This large campground is operated by the City of South Lake Tahoe. The 178 locations are suitable for tents and campers in almost all sizes. Loop A has full connections and Loop B has electrical connections only. The campsite has Wi-Fi and mobile phone reception, which is a great advantage for campers who want to stay connected. Nearby are a public playground, basketball courts and a heated swimming pool, which is accessible for a small fee. It is also pet-friendly, with a maximum of three dogs per site.

Official site: https://www.cityofslt.us/index.aspx?nid=270

7 Bayview Campground

View from Inspiration Point |  Photo Copyright: Lana Law
View from Inspiration Point | Photo Copyright: Lana Law

Directly across the highway from Inspiration Point Lookout on Emerald Bay is the small Bayview Campground. For walkers and tourists, it’s hard to beat this fantastic location. You can hike from this campground to some of the most popular hiking trails in the area, including Cascade Falls/Cascade Lake, Granite Lake, and on to other connecting trails that run through Desolation Wilderness. It is just off Highway 89 so traffic noise is a factor. However, considering parking can be very difficult to find along this beautiful stretch. Being able to reach many of the locations on foot is a great advantage. You cannot see Emerald Bay from the campsite, but there are views through the large trees to the surrounding mountains.

This campground has 12 first-come, first-served campsites, which can accommodate tents and small RVs. Facilities include pit toilets and each campsite has a picnic table, fire pit, barbecue and food storage area.

8 Campings in Camp Richardson Historic Resort and Marina

Campgrounds in South Lake Tahoe
Campgrounds at Camp Richardson Historic Resort and Marina Sandip Bhattacharya / photo modified Share:

Just west of South Lake Tahoe, Camp Richardson Historic Resort and Marina is a large operation with several lodging options, including a hotel, cabins, and three campgrounds. Two campgrounds, Eagle’s Nest and Badger’s Den, offer more than 100 tent sites. The separate RV Village, complete with full hookups, can accommodate approximately 100 RVs. The convenient waterfront location and full range of on-site amenities, from a shop and restaurant to sports equipment rentals, make this a great choice for families. However, they do not accept pets.

Official site: https://www.camprichardson.com/lodging-a-camping

9 Ed Z’berg Sugar Pine Point State Park Campground

Campgrounds in South Lake Tahoe
Ed Z’berg Sugar Pine Point State Park | Photo copyright: Lana Law

Ed Z’Berg Sugar Pine Point State Park is about a 40-minute drive northwest of South Lake Tahoe, just north of Meeks Bay. It is located on a beautiful piece of land on the edge of Lake Tahoe. The park’s best-known feature is the Ehrman Mansion, but its real charm is its setting. Tall pines line the rocky shoreline and overlook the shallow, turquoise waters that fade to a shimmering dark blue color before reaching the mountains across the lake.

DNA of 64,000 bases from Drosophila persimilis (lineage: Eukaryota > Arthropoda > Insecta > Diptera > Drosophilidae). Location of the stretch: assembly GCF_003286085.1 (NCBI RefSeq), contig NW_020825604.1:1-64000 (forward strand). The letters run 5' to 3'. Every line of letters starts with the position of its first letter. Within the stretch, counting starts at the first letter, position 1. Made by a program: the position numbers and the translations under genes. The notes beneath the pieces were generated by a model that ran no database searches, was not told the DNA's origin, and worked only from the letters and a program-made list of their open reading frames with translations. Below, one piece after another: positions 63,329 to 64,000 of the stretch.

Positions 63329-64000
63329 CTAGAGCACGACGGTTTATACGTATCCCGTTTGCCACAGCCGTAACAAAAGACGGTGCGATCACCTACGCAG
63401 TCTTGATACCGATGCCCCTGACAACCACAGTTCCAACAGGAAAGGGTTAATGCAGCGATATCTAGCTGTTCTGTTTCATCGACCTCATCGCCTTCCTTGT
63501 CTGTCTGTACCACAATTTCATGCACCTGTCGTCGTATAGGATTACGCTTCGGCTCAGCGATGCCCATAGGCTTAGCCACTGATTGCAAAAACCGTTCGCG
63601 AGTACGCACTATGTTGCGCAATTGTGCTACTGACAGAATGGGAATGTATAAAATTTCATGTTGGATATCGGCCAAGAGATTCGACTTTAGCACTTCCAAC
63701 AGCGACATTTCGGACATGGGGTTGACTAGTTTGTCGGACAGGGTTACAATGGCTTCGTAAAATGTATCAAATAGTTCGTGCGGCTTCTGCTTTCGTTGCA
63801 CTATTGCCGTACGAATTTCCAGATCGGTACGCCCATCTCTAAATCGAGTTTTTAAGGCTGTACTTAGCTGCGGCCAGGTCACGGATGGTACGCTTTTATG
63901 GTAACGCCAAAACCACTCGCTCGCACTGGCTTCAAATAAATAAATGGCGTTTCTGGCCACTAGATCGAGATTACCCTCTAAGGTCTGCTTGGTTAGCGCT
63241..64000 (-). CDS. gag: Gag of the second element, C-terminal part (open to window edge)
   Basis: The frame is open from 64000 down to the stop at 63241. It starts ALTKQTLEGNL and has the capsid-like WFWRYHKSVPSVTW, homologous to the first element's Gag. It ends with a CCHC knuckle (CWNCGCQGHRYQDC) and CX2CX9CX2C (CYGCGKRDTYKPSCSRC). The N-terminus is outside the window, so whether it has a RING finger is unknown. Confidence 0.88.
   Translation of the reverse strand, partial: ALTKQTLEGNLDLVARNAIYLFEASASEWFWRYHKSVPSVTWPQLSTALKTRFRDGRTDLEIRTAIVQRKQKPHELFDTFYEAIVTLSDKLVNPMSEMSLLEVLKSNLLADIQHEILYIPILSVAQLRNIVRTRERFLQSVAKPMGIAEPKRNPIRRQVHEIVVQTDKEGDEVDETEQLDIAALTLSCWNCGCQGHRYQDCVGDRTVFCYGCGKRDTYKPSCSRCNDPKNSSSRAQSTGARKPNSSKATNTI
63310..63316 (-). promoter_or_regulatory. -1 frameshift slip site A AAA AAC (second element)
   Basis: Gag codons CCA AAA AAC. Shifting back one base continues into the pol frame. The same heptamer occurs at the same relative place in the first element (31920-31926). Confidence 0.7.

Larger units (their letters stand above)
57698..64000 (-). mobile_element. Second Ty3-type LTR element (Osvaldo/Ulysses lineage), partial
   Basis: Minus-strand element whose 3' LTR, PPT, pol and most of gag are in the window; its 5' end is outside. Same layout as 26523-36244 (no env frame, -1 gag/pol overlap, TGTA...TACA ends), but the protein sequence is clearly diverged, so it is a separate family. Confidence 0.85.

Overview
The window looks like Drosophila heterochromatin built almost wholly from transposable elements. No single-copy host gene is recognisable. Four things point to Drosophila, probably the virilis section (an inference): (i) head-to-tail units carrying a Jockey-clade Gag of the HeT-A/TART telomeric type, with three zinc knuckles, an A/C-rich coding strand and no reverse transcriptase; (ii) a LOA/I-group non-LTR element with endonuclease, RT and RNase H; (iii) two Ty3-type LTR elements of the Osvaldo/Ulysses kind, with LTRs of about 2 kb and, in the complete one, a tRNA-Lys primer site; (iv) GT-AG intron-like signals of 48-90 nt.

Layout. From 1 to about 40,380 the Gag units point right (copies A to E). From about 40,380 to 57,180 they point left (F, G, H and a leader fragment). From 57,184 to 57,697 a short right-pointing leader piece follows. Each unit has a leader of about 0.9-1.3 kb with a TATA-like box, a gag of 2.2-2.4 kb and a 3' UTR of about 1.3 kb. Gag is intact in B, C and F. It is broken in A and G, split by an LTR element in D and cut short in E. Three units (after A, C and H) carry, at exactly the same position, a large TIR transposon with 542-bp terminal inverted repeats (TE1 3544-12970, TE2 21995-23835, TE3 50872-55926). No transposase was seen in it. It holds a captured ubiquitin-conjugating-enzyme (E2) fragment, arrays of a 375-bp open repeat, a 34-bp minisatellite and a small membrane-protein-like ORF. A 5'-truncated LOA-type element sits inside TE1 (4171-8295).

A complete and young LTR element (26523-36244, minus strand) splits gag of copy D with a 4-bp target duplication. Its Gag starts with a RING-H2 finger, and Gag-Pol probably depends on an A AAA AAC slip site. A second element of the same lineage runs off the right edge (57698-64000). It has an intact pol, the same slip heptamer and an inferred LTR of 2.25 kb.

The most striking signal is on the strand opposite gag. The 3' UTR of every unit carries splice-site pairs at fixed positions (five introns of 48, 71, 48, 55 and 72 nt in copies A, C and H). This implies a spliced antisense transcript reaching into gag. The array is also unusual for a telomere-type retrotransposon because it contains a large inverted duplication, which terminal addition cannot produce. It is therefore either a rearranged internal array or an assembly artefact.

The campground is well back from the water and across the highway from the lake, just under a mile from the main area of ​​the park. The camping area is heavily treed with large pines, which block much of the light and leave the campsites a bit dark. Most sites are very large and well spaced. This is woodland camping and the site is not near the lake, but a walking track connects the site to the water’s edge. Amenities include toilets with a sink, showers and a dump station for trucks. Trailers up to 26 feet and RVs up to 32 feet are accepted.

Official site: https://www.parks.ca.gov/?page_id=510

Where to Stay in South Lake Tahoe When Campgrounds Are Closed or Full

South Lake Tahoe’s hotel choice leans heavily toward the midpoint of quality, though prices are often quite high at peak times. Below are some highly rated mid-range and budget hotels:

  • Mid-range hotels:Located at the top of the middle of town, the Deerfield Lodge at Heavenly is a newly renovated hotel known for its excellent customer service. Rooms come in a variety of sizes, including suites with full kitchens, and the hotel is pet-friendly. This property is conveniently located between Heavenly Ski Hill and downtown South Lake Tahoe. Within walking distance of the beach and restaurants, the 7 Seas Inn at Tahoe features elegantly decorated rooms and suites. Fireplaces in some rooms make this a cozy option on cool evenings, and the outdoor hot tub is perfect for cooling off. Americana Village is a great choice, with a large outdoor pool and spacious rooms and suites with kitchenettes. For a mid-range beachfront location, you can’t beat the Beach Retreat & Lodge at Tahoe, with two on-site restaurants; beautiful common areas; and large rooms, including some with partial lake views and fireplaces.
  • Budget Hotels : With a mix of different sized rooms and suites, the Big Pines Mountain House of Tahoe is a good choice for all types of budget travelers, including families and groups. Some rooms have kitchenettes, and breakfast is included in your stay.With a little less atmosphere but clean, simple rooms, the Matterhorn Motel is another good option for budget-conscious travelers.

Explore more camping and outdoor destinations in California

Campgrounds in South Lake Tahoe
Deer at a campground in Kings Canyon National Park | Photo Copyright: Lana Law
  • Camping: Within a day’s drive of Lake Tahoe are some of California’s most epic camping destinations. Find the best campgrounds in the timeless forests of giant sequoias in Sequoia National Park and Kings Canyon National Park. Pitch your tent or RV among the towering redwoods of Redwood National and State Parks. You can also head south to the desert and find the best places to camp in the surreal landscape of Joshua Tree National Park.
  • Hiking: Make the most of your hiking time with our guides to the best hikes in South Lake Tahoe, the best hikes in Yosemite National Park, the best hikes in Redwood National and State Parks, and the best hiking trails in California. If you happen to be heading to Las Vegas, also check out our article on the best hikes near Las Vegas.